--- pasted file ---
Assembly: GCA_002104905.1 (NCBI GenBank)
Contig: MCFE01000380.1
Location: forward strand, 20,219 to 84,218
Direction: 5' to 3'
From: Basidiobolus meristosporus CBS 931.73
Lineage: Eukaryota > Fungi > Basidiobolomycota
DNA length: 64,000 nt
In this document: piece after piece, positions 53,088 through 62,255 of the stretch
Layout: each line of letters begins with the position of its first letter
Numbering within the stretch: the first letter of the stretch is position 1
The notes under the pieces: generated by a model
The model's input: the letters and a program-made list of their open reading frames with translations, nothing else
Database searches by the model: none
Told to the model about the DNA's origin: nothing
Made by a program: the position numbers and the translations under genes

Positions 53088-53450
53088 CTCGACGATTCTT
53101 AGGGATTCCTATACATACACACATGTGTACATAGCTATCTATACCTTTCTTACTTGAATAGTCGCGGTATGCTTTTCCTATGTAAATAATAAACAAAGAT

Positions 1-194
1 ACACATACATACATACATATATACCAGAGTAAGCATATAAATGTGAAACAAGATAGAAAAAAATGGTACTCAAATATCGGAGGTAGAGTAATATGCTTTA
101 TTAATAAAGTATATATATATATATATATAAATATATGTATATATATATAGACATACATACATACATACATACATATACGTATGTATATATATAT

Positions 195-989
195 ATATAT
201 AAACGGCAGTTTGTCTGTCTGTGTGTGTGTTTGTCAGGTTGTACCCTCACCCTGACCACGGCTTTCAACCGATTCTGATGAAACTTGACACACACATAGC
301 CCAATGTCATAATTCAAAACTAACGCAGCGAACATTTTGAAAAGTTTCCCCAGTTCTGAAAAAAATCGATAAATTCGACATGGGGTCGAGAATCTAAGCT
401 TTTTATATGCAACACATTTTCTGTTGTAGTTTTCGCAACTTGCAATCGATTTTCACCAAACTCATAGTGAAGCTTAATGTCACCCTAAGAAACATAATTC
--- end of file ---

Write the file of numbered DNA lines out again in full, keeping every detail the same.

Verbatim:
Assembly: GCA_002104905.1 (NCBI GenBank)
Contig: MCFE01000380.1
Location: forward strand, 20,219 to 84,218
Direction: 5' to 3'
From: Basidiobolus meristosporus CBS 931.73
Lineage: Eukaryota > Fungi > Basidiobolomycota
DNA length: 64,000 nt
In this document: piece after piece, positions 53,088 through 62,255 of the stretch
Layout: each line of letters begins with the position of its first letter
Numbering within the stretch: the first letter of the stretch is position 1
The notes under the pieces: generated by a model
The model's input: the letters and a program-made list of their open reading frames with translations, nothing else
Database searches by the model: none
Told to the model about the DNA's origin: nothing
Made by a program: the position numbers and the translations under genes

Positions 53088-53450
53088 CTCGACGATTCTT
53101 AGGGATTCCTATACATACACACATGTGTACATAGCTATCTATACCTTTCTTACTTGAATAGTCGCGGTATGCTTTTCCTATGTAAATAATAAACAAAGAT

Positions 1-194
1 ACACATACATACATACATATATACCAGAGTAAGCATATAAATGTGAAACAAGATAGAAAAAAATGGTACTCAAATATCGGAGGTAGAGTAATATGCTTTA
101 TTAATAAAGTATATATATATATATATATAAATATATGTATATATATATAGACATACATACATACATACATACATATACGTATGTATATATATAT

Positions 195-989
195 ATATAT
201 AAACGGCAGTTTGTCTGTCTGTGTGTGTGTTTGTCAGGTTGTACCCTCACCCTGACCACGGCTTTCAACCGATTCTGATGAAACTTGACACACACATAGC
301 CCAATGTCATAATTCAAAACTAACGCAGCGAACATTTTGAAAAGTTTCCCCAGTTCTGAAAAAAATCGATAAATTCGACATGGGGTCGAGAATCTAAGCT
401 TTTTATATGCAACACATTTTCTGTTGTAGTTTTCGCAACTTGCAATCGATTTTCACCAAACTCATAGTGAAGCTTAATGTCACCCTAAGAAACATAATTC